TPP Student Profile: Gabe Bann
What is the focus of your research? What sort of knowledge and disciplines does it bring together? How will it make an impact?
My current research is on disaster vulnerability. My goal is to improve the inequality in how disasters are experienced and in survivors’ ability to recover long-term. Disasters interact with forms of social inequality in ways that expose and explode inadequacies in community resilience. Several demographic distinctions such as age, race, education level, and housing status have historically corresponded with disparities in disaster vulnerability. I am now using real-world data to model the relationship between these demographic characteristics and the experience of receiving federal aid after disasters.
I started out working at the Humanitarian Aid and Disaster Relief Group at MIT Lincoln Laboratory, analyzing and mapping the survivor experience in FEMA’s Individual Assistance programs in several, recent natural disasters. My work there led me to the Humanitarian Supply Chain Lab in the MIT Center for Transportation Logistics, where I researched post-disaster housing assistance.
I’m lucky to have two advisors, Jarrod Goentzel and Justin Steil, who bring interdisciplinary perspectives to my research. Jarrod is an expert in humanitarian logistics and federal disaster aid networks, while Justin has a more sociological mindset and understands the complexity of community vulnerability.
FEMA is currently working on a new tool that will prioritize response and recovery operations in communities based on a number of factors including hazard risk and social vulnerability. I am hoping to contribute to the development of a new social vulnerability index, which has the potential to have a major impact on mitigating social inequality after disasters.
Why did you choose to come to TPP?
In my undergrad, I developed passions for math and sociology. One initial inspiration of mine for my graduate studies was a group called Data for Black Lives, which is based in Boston and works to use data to advance racial equality. Another was a book called Weapons of Math Destruction by Cathy O’ Neil, which describes some of the negative impacts of big data on society.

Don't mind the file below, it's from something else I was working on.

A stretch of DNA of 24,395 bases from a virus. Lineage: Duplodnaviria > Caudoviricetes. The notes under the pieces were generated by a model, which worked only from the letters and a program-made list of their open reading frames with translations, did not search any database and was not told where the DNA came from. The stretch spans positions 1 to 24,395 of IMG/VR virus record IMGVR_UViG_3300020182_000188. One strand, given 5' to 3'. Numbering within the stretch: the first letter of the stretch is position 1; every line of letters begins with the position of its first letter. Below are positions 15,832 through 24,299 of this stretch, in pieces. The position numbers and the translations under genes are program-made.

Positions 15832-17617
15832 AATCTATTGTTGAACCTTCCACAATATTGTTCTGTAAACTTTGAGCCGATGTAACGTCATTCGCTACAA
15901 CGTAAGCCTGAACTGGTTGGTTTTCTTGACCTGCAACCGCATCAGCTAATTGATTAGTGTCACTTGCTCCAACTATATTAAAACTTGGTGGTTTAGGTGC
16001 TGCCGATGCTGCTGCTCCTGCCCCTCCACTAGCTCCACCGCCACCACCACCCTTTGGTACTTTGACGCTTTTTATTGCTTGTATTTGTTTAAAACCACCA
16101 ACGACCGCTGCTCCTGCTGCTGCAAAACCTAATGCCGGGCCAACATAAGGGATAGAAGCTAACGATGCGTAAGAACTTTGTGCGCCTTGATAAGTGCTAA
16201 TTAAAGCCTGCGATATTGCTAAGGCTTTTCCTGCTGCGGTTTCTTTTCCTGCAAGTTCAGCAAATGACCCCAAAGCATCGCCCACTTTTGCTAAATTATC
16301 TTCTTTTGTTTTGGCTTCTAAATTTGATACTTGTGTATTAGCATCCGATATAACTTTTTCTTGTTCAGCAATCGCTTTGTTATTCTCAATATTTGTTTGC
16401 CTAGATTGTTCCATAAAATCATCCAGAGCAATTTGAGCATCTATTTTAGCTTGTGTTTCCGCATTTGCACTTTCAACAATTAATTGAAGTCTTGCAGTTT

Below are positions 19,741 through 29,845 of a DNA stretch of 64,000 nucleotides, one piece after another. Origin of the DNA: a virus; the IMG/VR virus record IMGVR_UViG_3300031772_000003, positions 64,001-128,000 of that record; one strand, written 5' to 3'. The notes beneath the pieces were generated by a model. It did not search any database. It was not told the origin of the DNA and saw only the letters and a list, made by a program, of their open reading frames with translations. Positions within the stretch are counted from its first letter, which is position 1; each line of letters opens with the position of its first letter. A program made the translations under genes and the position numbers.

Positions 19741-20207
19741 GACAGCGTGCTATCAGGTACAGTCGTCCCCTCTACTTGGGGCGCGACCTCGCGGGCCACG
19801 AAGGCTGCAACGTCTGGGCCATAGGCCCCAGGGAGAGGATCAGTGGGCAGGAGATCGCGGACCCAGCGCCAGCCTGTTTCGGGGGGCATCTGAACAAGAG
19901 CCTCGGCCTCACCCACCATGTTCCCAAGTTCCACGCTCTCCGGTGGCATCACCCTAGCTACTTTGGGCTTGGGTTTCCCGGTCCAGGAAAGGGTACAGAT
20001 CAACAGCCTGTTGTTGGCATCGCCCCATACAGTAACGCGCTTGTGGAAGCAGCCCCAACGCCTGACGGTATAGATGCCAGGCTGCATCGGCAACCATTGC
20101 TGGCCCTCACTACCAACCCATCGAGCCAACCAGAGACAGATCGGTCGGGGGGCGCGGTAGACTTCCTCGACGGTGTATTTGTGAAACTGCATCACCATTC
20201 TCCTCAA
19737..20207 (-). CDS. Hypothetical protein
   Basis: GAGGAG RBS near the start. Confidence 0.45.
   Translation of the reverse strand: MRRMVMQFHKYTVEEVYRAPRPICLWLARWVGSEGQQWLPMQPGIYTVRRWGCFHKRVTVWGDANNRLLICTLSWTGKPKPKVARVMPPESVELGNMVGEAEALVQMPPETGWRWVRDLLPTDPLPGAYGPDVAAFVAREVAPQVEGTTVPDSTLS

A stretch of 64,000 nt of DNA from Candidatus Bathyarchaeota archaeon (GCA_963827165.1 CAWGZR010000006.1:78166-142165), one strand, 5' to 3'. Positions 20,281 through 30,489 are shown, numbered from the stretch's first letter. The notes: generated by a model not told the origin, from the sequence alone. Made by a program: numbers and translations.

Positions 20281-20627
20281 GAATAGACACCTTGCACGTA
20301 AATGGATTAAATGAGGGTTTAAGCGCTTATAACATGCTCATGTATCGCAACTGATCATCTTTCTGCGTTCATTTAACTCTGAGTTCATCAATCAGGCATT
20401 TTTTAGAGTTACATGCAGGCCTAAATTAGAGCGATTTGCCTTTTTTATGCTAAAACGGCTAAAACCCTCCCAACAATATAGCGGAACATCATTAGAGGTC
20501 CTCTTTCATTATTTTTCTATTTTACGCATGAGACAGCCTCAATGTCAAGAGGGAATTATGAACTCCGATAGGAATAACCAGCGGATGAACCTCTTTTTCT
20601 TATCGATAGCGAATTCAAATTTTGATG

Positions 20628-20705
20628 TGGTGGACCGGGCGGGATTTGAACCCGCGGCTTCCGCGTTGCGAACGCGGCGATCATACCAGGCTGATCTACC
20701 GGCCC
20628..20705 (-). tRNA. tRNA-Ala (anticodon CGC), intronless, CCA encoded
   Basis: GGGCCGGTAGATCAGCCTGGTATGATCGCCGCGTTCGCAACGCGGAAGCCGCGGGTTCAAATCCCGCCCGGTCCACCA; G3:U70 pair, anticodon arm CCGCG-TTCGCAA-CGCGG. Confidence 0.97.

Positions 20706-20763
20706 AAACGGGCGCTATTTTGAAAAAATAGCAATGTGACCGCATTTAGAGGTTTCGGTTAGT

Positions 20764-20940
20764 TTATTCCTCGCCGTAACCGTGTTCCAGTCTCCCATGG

I originally wanted to study algorithmic fairness, but more generally I wanted to use math and data science to fight social injustice. I first heard about TPP through my older brother Seamus Bann (TPP ’17!), and the more I learned about it through him and his classmates, the more I fell in love with the program.
I saw TPP as an opportunity to combine my passions in an interdisciplinary environment, and that has absolutely become a reality! I have especially loved having the space to explore a variety of fields of research through the curriculum and the electives. For instance, last semester I took a class at the Harvard Kennedy School called Race, Inequality, and American Democracy, which expanded both my knowledge on sources of inequality and on the vast range of policy options for that inequality. Experiences like these have massively contributed to a well-rounded policy education.
What do you enjoy about living in Cambridge? What do you like about the MIT community? What do you do in your spare time?
I’m originally from Wichita, Kansas, so Cambridge has been quite the upgrade! This year I’m living up by Inman Square with some friends from TPP, and I love the area (check out Sunday brunch at Starlite Lounge!). Besides hanging out with my roommates, I like climbing at Brooklyn Boulders in Somerville or going to concerts or going shopping on Newbury Street.
Living here and being a student at MIT has given me the opportunity to explore a variety of interests. I’ve spent varying amounts of time learning to skateboard, skiing in New Hampshire, and surfing at Nantasket Beach. My roommates introduced me to the underground techno scene in Boston, and right now I’m trying to master the art of baking pies.
By far the best part about being a TPP student is the people. The people I’ve met have been so interesting and fun to be around. We learn a lot from each other, often due to the diversity of talents, backgrounds, and interests. I think what sets MIT and in particular TPP apart is the level at which people care about their work and research, and the impact they hope to have on the world.